To understand witches (in European context), it is important to go deep into European history.  While the world today is steeped in male power, it was not necessarily always so.  Feminist anthropologists have argued that women once enjoyed more power and status than they do today, though there is caution in going as far as to say Europe was once purely matriarchal.  One of the more classic texts to make this argument was Raine Esler’s (1987) book, The Chalice and the Blade.  I read Esler’s book over a decade ago, but it was eye-opening and one of those wonderfully memorable works that opens one’s mind to the possibilities of history.  Esler (1987) posited that for 30,000 years the women of Europe were important and equal members of society and that in general, European societies were more egalitarian.  One example of the evidence of the importance of women was the discovery of Venus figurines.  Venus figurines are artifacts made of bone, clay, ceramic, stone, ivory, etc. that have been found all over Europe and date from 11,000-35,000 years ago.  Esler (1987)  argued that these figures may have represented a fertility cult or fertility goddess, as their sexual characteristics were exaggerated and some of the figurines appear to be pregnant.    She also argued that Neolithic settlements in Turkey, such as Catal Huyuk and Hacilar do not have striking differences in the sizes of houses or the size of gifts used with burials.  In all, Neolithic art was centered around nature and fertility and burials were largely equal.  The book argues that European societies based upon sharing relationships, with an aversion to warfare, and gender equality were ended about 7000 years ago when nomadic Indo-Europeans spread across Europe, bringing warfare, male gods, and patriarchal social relationships.  European history since then has been the gradual destruction of the remnants of its more female centered early history.  Thus, early female goddesses from more matrifocal societies were turned into villainous, evil characters in European folklore or religions until they were wiped out entirely.  A particular example used by Esler (1987) was the Minoan snake goddess.  In Minoan culture, during the Bronze age on the island of Crete, women played an important role in society as administrators, priestesses, traders, and other occupations.  The Minoans also worshiped more female goddesses than male gods, including a Snake Goddess which appears in various figurines on Crete dating back as far as 5700 BC.  The Snake Goddess is believed to represent fertility and the earth and other goddesses associated with snakes or snake cults existed in the Near East.  Elser (1987) believed that snakes and snake goddesses were later vilified or turned into evil figures to usurp the power of women in society.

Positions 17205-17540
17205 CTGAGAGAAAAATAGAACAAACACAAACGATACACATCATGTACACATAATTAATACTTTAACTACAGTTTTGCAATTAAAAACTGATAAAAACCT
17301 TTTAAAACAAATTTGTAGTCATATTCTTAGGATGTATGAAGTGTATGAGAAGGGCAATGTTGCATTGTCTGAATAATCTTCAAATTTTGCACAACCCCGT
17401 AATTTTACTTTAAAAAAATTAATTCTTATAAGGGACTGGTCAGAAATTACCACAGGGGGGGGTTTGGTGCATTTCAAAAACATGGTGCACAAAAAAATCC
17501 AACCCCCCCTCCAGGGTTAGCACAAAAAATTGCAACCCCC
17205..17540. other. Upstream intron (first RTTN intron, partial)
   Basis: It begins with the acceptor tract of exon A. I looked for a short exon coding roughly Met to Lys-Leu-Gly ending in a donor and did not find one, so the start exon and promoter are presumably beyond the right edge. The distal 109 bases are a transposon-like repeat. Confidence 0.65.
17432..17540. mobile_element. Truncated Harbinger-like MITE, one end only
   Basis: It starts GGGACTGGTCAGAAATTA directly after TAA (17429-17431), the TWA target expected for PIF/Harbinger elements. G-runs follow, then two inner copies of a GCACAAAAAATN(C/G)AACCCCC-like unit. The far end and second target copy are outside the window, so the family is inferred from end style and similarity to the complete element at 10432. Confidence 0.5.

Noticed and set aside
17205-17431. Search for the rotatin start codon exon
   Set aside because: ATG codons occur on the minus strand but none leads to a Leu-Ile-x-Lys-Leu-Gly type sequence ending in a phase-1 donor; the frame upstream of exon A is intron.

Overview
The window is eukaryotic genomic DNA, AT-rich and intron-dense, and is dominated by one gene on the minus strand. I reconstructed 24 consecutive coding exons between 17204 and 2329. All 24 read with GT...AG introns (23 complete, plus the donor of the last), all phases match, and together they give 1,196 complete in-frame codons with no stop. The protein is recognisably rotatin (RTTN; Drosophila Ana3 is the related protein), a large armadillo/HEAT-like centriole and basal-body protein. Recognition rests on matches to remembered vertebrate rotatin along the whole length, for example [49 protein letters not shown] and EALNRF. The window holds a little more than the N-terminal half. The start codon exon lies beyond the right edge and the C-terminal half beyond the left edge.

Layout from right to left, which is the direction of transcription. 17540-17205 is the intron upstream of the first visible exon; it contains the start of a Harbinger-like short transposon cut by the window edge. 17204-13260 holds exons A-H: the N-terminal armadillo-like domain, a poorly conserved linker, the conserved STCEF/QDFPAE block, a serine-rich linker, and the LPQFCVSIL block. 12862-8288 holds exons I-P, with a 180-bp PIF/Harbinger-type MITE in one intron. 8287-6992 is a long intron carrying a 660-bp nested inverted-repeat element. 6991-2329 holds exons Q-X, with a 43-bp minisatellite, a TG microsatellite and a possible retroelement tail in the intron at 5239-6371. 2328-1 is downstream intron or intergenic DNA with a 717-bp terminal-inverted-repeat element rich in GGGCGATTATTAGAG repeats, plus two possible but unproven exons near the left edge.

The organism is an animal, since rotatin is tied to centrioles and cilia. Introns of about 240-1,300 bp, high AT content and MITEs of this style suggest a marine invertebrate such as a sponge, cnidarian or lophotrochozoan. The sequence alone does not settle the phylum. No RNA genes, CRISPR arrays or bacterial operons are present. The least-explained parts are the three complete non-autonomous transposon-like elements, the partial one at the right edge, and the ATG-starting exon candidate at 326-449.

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There has been a backlash against the hypothesis that early human societies worshiped goddesses, fertility, were more egalitarian, and matriarchal.  For feminists, viewing patriarchy as a particular system that is less than 10,000 years old can be empowering because it creates space to imagine a world wherein women were not always oppressed.  In this viewpoint, most of human history was not a story of gender oppression.  It is absolutely true that we will never have all of the archaeological evidence necessary to reconstruct the many diverse societies that existed tens of thousands of years ago.  It is also true that purely matriarchal societies are not common.  The Mosuo ethnic group near Tibet features female heads of household and female lines of inheritance, with a mother goddess and ancestor veneration.  The Minangkabau ethnic group in Indonesia is the largest matrilineal society in the world, wherein inheritance is through the female line of descendants and women are the head of the household.  However, there are no examples of matriarchy in the sense that there have or are societies wherein women dominate society in the same way men dominate society in patriarchy.  Though, our ability to imagine what female power may look like is stunted by our experiences of patriarchal oppression.  Still, it is impossible to piece together complex societies with what little remains of them.  The Venus figurines may not represent goddess worship or admiration of fertility.  They could represent objects to curse women or fat shame them for all we know.  However, we can see by looking back at history and even looking at the world today, that there are differences between societies and that the oppression of women varies.